The Uncertain Future Of Britain’s Fish & Chips:

What do the American actor David Duchovny (the FBI agent Fox Mulder in the X-Files science-fiction series), ex-Queen Sofia of Spain, British boxer Tyson Fury and British singer/song-writer Robbie Williams have in common? They are all pescetarians. This means they abstain from eating any type of meat, with the exception of fish and other seafood such as shrimp, clams and lobster.  As the vegan cuisine author, Jolinda Hackett, pointed out on “spruceeats.com” on 22nd January, pescetarians believe that a moderate consumption of fish or fish oils, which are high in Omega fatty acids, is necessary for optimum health.

The Vegetarian Society (VS) disagrees. It insists that there are many other alternatives available, such as flaxseed and hemp food and furthermore that oily fish contains pollutants such as dioxins, PCBs (the now banned industrial compounds polychlorinated biphenyls) and mercury. The VS also argues that fish feel pain and suffer, that around 300,000 whales, dolphins and porpoises die every year as a result of being trapped in fishing nets and that industrial fishing is reducing the biodiversity of the oceans and hence inexorably destroying the planet.

According to a survey of UK dietary trends conducted by “finder.com” and cited by its contributor Georgia-Rose Johnson on 22nd January, 23% of British residents say they intend to switch to a vegetarian, vegan (only food made from plants, such as vegetables, grains, nuts and fruits, so no dairy products or eggs), or pescetarian regime.

Millennials (those born between the 1980’s and the early 2000’s) are apparently the most meat-free generation: 15% of them state that they currently go without it. Finder calculates that if everyone questioned keeps to their decision, there will be 2,515,361 vegetarians and 1,703,109 pescetarians in the UK by the end of 2020.

Pescetarians, however, face a potential problem that could concern them rather more than their differences with vegans and vegetarians. Brussels has warned Britain – as reported by James Crisp in his capacity as the Daily Telegraph’s correspondent in the Belgium capital – that unless the UK allows European Union countries to continue

fishing in British territorial waters after Brexit, its population might find that their traditional fish and chips will no longer be available. That’s because – as indicated in data released by Sabine Weyand, the German trade expert and the EU’s deputy Brexit negotiator – the UK’s fish and chip shops, estimated at 10,500 by the National Federation of Fish Fryers (NFFF), are dependent on imports of cod and haddock from the EU to stay in business. FishFryerFinance has emphasised that NFFF members are already under pressure from higher rents and business rates as well as “a significant increase in competition from fast food outlets”.

Weyand’s statistics show that Britain catches only 5% of the cod it eats, about 21,000 tonnes and imports the rest, equivalent to 110,000 tonnes. More than 50% of UK-consumed haddock, amounting to 47,000 tonnes in 2019, is imported. Added to this is the threat of a “battle at sea” between French and British fishermen. Eric Gosselin, a Boulogne fishing boss, has declared that if his fleet of 50 ships is barred from UK waters, where they catch 60% of their fish, they will block British trucks from transporting fish into France. The UK sends 81% of its mackerel and 93% of its herring abroad.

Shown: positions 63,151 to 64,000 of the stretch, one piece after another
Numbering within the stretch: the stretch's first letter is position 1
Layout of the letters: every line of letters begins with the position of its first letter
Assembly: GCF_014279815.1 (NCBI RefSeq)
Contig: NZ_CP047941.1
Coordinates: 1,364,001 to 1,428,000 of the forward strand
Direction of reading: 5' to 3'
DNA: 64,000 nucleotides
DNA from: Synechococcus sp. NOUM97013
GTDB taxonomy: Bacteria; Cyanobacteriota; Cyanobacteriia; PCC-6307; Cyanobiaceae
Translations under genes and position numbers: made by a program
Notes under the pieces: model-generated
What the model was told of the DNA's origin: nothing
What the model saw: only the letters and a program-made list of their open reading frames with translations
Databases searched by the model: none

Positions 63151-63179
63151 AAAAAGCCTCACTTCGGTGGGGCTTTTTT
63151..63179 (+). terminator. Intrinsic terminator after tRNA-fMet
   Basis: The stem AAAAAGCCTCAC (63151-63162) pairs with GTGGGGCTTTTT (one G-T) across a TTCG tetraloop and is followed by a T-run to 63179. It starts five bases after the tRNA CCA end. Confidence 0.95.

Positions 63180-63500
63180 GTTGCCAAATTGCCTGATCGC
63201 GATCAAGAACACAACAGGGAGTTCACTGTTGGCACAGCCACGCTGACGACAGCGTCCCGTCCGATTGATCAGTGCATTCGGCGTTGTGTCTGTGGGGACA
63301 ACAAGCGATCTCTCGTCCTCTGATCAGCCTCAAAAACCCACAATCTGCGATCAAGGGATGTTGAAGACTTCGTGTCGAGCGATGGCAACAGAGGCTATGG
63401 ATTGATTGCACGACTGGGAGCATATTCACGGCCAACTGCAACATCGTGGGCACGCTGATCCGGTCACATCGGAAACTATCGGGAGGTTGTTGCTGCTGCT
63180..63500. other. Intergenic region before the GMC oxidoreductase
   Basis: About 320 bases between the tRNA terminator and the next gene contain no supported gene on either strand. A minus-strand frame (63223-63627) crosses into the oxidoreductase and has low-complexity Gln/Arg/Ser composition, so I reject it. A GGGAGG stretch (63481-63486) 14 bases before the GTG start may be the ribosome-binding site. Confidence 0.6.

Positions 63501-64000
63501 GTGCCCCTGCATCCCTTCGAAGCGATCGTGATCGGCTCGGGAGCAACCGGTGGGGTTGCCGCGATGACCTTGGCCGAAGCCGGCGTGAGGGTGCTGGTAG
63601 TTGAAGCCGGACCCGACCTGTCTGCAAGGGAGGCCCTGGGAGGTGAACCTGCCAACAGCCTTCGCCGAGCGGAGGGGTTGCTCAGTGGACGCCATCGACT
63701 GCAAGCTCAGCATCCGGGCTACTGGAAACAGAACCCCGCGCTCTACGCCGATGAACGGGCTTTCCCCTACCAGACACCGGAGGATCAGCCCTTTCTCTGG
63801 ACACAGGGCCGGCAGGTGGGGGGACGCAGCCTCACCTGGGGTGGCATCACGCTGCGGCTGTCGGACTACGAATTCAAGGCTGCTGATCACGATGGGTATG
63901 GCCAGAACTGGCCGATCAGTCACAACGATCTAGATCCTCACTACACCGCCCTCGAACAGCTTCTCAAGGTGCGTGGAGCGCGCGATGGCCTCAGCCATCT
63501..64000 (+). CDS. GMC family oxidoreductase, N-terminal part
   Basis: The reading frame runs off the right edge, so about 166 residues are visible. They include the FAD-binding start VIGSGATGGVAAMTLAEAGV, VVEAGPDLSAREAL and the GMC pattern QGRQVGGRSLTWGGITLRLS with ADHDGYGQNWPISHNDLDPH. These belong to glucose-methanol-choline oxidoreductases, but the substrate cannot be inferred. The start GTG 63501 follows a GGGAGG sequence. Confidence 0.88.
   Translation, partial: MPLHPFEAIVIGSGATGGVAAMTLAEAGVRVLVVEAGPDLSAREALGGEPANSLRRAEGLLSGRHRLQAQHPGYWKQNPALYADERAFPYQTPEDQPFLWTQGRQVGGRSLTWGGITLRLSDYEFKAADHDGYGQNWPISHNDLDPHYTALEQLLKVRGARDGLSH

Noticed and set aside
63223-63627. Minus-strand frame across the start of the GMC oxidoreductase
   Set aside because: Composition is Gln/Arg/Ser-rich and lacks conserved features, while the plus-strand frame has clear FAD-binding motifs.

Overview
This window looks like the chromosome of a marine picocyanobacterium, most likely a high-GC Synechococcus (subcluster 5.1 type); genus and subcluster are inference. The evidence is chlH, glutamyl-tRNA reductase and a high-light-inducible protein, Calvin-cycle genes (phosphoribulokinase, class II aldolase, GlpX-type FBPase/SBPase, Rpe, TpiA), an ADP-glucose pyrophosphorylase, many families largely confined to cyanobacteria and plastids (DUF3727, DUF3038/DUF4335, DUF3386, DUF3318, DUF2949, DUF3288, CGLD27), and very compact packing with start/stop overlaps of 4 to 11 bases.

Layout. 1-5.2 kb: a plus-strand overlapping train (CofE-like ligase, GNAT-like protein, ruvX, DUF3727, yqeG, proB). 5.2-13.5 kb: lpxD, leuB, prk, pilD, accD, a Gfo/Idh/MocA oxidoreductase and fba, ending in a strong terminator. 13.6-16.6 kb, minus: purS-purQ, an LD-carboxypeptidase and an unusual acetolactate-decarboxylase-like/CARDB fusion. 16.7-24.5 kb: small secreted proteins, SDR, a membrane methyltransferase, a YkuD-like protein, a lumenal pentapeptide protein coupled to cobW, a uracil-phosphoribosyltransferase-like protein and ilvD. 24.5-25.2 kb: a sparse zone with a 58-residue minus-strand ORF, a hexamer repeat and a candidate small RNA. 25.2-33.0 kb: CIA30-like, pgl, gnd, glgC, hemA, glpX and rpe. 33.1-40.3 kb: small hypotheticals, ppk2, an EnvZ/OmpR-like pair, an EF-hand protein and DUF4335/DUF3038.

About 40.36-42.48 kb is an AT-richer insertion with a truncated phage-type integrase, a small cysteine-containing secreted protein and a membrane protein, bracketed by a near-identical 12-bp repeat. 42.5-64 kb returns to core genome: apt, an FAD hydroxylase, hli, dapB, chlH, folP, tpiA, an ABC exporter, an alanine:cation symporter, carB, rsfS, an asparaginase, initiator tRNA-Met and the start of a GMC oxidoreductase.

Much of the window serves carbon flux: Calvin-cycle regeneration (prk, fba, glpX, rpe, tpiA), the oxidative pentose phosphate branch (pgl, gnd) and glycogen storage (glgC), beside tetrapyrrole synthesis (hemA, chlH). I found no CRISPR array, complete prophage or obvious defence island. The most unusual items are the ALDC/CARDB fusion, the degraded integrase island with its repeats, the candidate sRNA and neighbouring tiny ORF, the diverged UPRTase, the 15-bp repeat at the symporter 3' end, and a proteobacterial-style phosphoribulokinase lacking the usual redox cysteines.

The Prospect magazine columnist, Simon Taylor, observed on January 20th that although, after years of decline, the UK’s fisheries industry contributes only 0.12% to the country’s GDP compared to 4% from the automotive sector and 1.1% from heritage tourism, its fishermen “enjoy strong support from a public that admires them for carrying out a dangerous job in extreme conditions”.

Tony Connelly, a correspondent with RTE (The Republic of Ireland’s national TV & Radio broadcaster), describes the issue as “totemic, emotive and drenched in the symbolism of the UK taking back control”. He highlights the fact that although the UK, as an independent coastal state, will (on paper) be entitled to fish as much of the stocks in its own waters as it can, Brussels is insisting that if Britain wants a free trade deal, this will be linked to whatever access EU vessels obtain to both UK waters and the fish that inhabit them.

The British Sea Fishing Association considers it “hugely unfair” that European fishermen take 173 times more herring, 45 times more whiting, 16 times more mackerel and 14 times more haddock and cod out of UK waters than British fishermen do. It is also apprehensive that that the Royal Navy doesn’t have sufficient capacity to protect or control British territorial limits.

Gerard van Balsfoort, the head of the European Fisheries Alliance, which represents over 18,000 European fishermen, has told the BBC that his members will ignore any restrictions imposed on entering UK waters and will carry on fishing there regardless of the outcome of the 2020 UK / EU transition negotiations.

Filed under: Politics, Society | Posted on January 27th, 2020 by Colin D Gordon

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